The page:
Northern China blanketed by a return of bad smog
Officials claim the bad haze gives the Chinese military advantages such as being able to test new planes without them being seen
Heavy smog has once again blanketed northern China’s Beijing-Tianjin-Hebei region since Monday.
Xinhua has admitted that China’s “war on pollution” is far from over with the return of filthy air even though spring could see a pickup in air quality judging from past experience.
The level of PM2.5 – tiny particles less than 2.5 micrometers in diameter that can be inhaled into people’s lungs – hovered at around 180 μg/m³ at the US embassy in downtown Beijing on Monday afternoon, more than seven times the recommended safe limit set by the World Health Organization.
The return of haze, following a winter which saw better air due to a drive to swap from coal to gas, triggered the environmental watchdog in Beijing to issue a red alert for air pollution, a stance which was followed by officials in Tianjin and Hebei.
The Ministry of Ecology and Environment said the smog would last till Wednesday, as emissions from factories and transportation could make the situation worse because many industries had resumed production after a temporary suspension over winter.
“North China has been experiencing a low pressure system, which weakens the circulation of air and allows pollution to hover,” Wang Gengchen, a research fellow at the Chinese Academy of Sciences’ Atmospheric Physics Institute.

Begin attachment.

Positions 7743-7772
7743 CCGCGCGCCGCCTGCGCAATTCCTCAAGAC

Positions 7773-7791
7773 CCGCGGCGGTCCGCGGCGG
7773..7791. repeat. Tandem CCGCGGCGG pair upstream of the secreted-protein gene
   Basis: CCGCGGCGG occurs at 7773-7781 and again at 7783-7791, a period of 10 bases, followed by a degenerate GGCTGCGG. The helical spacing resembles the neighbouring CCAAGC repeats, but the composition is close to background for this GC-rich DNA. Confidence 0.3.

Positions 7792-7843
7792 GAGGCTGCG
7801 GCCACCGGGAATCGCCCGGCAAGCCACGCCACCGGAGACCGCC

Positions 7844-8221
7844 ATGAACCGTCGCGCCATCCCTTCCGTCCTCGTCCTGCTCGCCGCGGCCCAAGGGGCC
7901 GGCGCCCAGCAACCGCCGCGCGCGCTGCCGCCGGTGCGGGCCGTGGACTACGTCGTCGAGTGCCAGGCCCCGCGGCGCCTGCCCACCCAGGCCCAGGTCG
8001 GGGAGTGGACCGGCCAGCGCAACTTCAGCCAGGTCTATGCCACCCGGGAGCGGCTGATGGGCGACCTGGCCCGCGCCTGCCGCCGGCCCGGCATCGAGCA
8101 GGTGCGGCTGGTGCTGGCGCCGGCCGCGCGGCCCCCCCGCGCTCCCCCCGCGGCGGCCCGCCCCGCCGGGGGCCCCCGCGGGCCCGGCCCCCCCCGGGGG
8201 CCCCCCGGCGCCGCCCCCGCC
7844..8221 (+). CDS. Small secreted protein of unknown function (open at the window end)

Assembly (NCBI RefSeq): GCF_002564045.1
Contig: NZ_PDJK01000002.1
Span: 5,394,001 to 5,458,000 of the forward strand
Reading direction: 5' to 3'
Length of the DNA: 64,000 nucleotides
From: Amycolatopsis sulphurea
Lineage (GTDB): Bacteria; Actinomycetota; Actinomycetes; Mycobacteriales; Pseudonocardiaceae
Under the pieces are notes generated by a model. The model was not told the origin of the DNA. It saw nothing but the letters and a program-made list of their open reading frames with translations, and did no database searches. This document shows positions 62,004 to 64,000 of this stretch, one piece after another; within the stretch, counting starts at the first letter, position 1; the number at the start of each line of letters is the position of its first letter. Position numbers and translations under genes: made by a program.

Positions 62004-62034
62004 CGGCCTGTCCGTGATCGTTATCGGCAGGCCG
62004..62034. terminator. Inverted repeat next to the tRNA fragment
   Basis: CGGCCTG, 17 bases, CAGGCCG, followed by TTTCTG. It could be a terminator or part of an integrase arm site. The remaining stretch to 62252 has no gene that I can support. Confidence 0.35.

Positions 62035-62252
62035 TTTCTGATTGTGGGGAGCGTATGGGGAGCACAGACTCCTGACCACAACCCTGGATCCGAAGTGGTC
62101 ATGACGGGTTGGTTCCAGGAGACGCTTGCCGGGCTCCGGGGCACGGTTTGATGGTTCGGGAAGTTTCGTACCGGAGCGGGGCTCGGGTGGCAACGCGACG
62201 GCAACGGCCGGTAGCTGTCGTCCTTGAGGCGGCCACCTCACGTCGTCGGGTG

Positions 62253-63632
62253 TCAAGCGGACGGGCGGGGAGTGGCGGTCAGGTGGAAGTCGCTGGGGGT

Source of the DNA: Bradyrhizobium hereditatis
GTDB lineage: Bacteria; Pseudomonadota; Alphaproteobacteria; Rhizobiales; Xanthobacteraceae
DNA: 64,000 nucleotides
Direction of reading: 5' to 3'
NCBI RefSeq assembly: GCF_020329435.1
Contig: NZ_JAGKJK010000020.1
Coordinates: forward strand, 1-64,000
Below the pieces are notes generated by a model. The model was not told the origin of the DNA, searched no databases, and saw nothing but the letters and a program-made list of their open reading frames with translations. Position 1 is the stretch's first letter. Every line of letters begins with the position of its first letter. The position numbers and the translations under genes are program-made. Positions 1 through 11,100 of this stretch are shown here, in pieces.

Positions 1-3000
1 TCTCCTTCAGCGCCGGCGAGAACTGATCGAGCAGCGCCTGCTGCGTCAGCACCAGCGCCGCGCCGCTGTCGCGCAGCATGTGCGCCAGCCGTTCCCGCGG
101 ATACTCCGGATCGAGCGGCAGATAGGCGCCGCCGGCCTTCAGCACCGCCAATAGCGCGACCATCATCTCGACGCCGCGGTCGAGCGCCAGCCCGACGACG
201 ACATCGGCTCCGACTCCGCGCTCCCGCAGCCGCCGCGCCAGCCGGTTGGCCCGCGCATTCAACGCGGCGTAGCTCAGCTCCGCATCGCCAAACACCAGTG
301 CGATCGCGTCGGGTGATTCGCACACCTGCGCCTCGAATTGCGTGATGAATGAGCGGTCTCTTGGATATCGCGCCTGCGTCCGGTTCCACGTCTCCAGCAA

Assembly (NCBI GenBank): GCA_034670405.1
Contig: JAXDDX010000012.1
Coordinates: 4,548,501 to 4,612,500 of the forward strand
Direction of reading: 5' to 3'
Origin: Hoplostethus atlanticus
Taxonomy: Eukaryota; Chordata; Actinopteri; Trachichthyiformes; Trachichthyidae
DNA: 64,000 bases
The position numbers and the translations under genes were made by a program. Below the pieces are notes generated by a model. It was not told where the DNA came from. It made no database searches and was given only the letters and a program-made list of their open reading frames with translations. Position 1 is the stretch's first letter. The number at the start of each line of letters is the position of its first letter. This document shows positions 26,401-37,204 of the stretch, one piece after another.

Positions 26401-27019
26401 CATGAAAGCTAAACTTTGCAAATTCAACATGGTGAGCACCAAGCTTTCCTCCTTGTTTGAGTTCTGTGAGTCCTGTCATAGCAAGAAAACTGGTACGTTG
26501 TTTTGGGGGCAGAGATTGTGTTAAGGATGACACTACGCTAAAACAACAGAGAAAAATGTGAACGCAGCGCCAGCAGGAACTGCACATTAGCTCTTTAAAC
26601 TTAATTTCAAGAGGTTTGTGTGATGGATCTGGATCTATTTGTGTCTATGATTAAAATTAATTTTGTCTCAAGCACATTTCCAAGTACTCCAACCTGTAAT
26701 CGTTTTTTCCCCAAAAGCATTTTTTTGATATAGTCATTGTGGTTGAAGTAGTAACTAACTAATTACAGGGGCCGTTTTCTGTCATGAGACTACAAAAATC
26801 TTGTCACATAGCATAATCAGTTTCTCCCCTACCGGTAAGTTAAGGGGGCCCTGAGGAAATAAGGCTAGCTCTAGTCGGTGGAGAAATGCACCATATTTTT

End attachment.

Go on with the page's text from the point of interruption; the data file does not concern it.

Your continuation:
But the smog may useful for the People’s Liberation Army, as the army is rumored to be expediting the movement of new weaponry under the “camouflage of dusky air” with foreign nations’ spy satellites having trouble getting a clear picture of the latest deployments in northern China.
A military commentator noted on a forum managed by the PLA Daily that hazy sky was ideal for the Air Force to test new fighters and other aircraft, as they could gauge the reliability of radar and communication systems while new planes were shielded from the prying eyes of overseas foes.
“Until now the US is still unclear about the actual deployment of our J-20s, and I think our nation’s haze is helping the fighters become even more stealthy,” another netizen said.
Earlier, PLA admiral Zhang Shaozhong, who also speaks regularly on military affairs on China Central Television, caused a commotion by noting that his experience in the Air Force and Navy showed thick haze in China could “blind” laser-guided missiles from the US. Zhang was later much ridiculed for his anecdote.
Meanwhile, China News Service reported that a PLA regiment conducted a live drill in northwestern China earlier this month when visibility was reduced to less than 200 meters amid heavy smog. Planes took off and performed interception missions based on radar and infrared ray navigation systems to push the limit of both planes and pilots in adverse conditions.